Therefore, I would stress to CFOs and board members that they search for companies that are paying special attention to revenue recognition.
Revenue Recognition Software
Though I have not done an exhaustive search, I did find a company that seems to be making the process “idiot proof” (my words). It has created tamper-free software that is used by distributors for public companies that have to report to the SEC.
This software assures that reporting companies are not recording income when they ship to distributors (often referred to as the Point of Purchase, POP, method of recognizing income), but when the distributors sell the products to their customers (often referred to as the Point of Sale, POS, method of recognizing income).
The company that created this software is out of Bellevue, Washington, and is called Entomo. Go to its Web site and click on Entomo SmartHub/SFR to get a description of how the software works.
Whichever software company that you go to (remember that I got 448,000 hits when I did my search), just be sure that the software you end up using takes the most conservative approach to recognizing income.
We are reminded almost daily of the frauds perpetrated by CEOs and CFOs who have “cooked their books.” They were recognizing “phantom income” (my phrase) as though it were real. In today’s heavily regulated environment, there is just no excuse for misleading the public with inaccurate sales figures. And, the penalties are just too great to even consider such folly.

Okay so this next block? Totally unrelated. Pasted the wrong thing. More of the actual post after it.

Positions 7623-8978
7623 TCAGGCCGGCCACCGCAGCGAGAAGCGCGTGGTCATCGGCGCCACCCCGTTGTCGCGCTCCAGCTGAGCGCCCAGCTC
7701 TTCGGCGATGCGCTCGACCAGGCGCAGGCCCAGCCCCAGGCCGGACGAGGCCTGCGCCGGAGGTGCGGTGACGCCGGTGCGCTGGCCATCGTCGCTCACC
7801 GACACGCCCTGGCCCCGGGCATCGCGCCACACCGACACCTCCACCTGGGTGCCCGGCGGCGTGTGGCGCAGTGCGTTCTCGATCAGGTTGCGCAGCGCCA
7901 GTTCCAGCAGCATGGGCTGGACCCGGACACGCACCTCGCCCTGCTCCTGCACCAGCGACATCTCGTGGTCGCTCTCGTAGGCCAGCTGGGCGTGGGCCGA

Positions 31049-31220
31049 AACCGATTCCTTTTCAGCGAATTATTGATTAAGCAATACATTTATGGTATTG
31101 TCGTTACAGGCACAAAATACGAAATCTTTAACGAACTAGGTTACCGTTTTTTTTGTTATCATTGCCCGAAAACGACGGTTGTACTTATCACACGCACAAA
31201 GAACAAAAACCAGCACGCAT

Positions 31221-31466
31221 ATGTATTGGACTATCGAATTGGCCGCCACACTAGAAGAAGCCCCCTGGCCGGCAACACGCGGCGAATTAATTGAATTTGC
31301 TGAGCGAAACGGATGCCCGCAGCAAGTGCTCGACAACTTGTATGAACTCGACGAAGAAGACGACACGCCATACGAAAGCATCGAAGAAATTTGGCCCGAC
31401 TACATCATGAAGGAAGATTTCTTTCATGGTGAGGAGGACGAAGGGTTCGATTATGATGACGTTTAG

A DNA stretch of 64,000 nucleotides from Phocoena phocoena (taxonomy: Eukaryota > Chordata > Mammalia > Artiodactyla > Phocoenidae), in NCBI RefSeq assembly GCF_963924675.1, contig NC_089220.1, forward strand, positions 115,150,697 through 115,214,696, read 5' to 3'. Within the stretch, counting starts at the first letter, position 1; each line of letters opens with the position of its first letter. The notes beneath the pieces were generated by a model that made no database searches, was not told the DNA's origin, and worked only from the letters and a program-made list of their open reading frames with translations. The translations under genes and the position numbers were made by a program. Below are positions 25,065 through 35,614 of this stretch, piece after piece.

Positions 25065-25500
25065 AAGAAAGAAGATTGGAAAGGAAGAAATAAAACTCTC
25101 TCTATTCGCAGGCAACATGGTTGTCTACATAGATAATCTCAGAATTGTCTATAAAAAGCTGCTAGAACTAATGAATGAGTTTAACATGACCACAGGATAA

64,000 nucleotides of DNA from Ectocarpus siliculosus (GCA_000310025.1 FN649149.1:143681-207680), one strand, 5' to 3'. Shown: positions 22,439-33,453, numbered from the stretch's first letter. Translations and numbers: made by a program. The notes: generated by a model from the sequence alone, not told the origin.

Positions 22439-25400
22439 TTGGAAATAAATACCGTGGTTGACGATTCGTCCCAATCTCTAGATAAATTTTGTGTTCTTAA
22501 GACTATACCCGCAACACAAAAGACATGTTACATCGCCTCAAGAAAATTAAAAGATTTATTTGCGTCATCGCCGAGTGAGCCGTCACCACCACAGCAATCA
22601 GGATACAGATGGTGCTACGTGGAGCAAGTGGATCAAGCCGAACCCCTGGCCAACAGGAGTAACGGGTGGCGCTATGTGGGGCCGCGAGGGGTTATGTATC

A healthy concern for Sarbanes Oxley and its rules will make your life a lot easier. The appropriate software can make it easier still. Do some good research and try to find a software program that gives your company all of the protections against violating SOX that are possible.
The conservative regulatory path is the safest one. Stick to it, and good luck!
Theodore F. di Stefano is a founder and managing partner at Capital Source Partners, which deals in bringing small-cap companies public. He also is a frequent speaker on the subject of financial advice for small businesses as well as the IPO process. He can be contacted at [email protected].